The White House is expected to announce a series of retaliatory measures against Russia for meddling in the U.S. election as soon as Thursday, CNN reported.
The package is expected to include sanctions, covert cyber measures and diplomatic censure, The Washington Post reported Wednesday.
Officials told CNN that the administration is also expected to name individuals associated with a Russian disinformation campaign that used information stolen from the Democratic National Committee (DNC) and other Democratic organizations to damage Hillary ClintonHillary Diane Rodham ClintonTrump criticizes Justice for restoring McCabe's benefits Biden sends 'best wishes' to Clinton following hospitalization The Hill's Morning Report - Presented by Altria - Jan. 6 panel flexes its muscle MORE’s campaign.
Obama has been under pressure from some Democrats to issue a response to Russia over the hacking before he cedes the White House to Donald Trump in January. Critics fear that Trump, who has expressed a desire for warmer relations with the Kremlin, will take no action against Russia.
Some Republicans have also called for retaliation, but have argued that the response should come from the new administration.
“Let the new Congress and the new president deal with Russia, pass new sanctions, much tougher than the ones we already have,” Sen. Lindsey GrahamLindsey Olin GrahamSenators preview bill to stop tech giants from prioritizing their own products Democrats fret as longshot candidates pull money, attention Tim Scott takes in .3 million in third quarter MORE (R-S.C.) said Wednesday, arguing that “you need to hit Russia in a sustained fashion.”
According to the Post, the White House is still hammering out how best to adapt a 2015 executive order that gave the president the authority to levy sanctions against foreign actors who carry out cyberattacks against the U.S.
The order was used as the “stick” in negotiations over a highly publicized 2015 agreement with China that neither nation would hack the other for economic gain.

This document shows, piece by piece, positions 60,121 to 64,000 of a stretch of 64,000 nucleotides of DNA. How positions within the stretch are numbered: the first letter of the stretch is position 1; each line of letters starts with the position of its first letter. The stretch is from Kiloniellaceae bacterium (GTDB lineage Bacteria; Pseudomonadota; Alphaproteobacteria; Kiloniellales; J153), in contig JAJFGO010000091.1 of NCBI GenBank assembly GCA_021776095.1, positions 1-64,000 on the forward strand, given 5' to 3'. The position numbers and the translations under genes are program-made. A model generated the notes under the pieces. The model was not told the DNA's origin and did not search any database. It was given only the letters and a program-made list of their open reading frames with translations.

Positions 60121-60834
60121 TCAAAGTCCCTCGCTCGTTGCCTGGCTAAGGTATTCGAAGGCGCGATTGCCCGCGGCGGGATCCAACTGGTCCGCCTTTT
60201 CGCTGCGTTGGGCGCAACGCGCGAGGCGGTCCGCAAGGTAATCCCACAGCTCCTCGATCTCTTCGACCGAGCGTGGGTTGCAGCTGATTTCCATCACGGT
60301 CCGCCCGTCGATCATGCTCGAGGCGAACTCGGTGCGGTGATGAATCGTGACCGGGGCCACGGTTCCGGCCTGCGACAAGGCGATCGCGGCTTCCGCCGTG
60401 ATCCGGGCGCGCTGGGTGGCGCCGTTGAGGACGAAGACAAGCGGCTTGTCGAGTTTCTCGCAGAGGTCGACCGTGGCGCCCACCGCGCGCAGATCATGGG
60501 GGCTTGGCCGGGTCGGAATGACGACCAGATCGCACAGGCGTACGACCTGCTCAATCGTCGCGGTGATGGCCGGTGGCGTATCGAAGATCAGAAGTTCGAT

But officials concluded this past fall that the order does not cover the kind of covert influence operation that the intelligence community believes Russia carried out during the election — hacking political organizations and leaking stolen emails with the goal of influencing the outcome.
The April 2015 order allows the Treasury Department to freeze the assets of individuals or entities who used digital means to damage U.S. critical infrastructure or engage in economic espionage.
Officials told the newspaper that the order could be amended to clearly designate that it applies to election interference, or the government could declare the electoral system “critical infrastructure” — a controversial proposal that states have pushed back on in the past.
If the administration relies on the original 2015 order, it will also have to demonstrate some proof that the individuals or entities it names were involved in the scheme.
Up until now, the White House has provided little documentation to back up its official October assessment that the Russian government was attempting to “interfere” in the U.S. election.
The CIA and the FBI have reportedly assessed that the hacking and subsequent data dumps were an explicit effort to help Trump attain the White House at the behest of Russian President Vladimir Putin.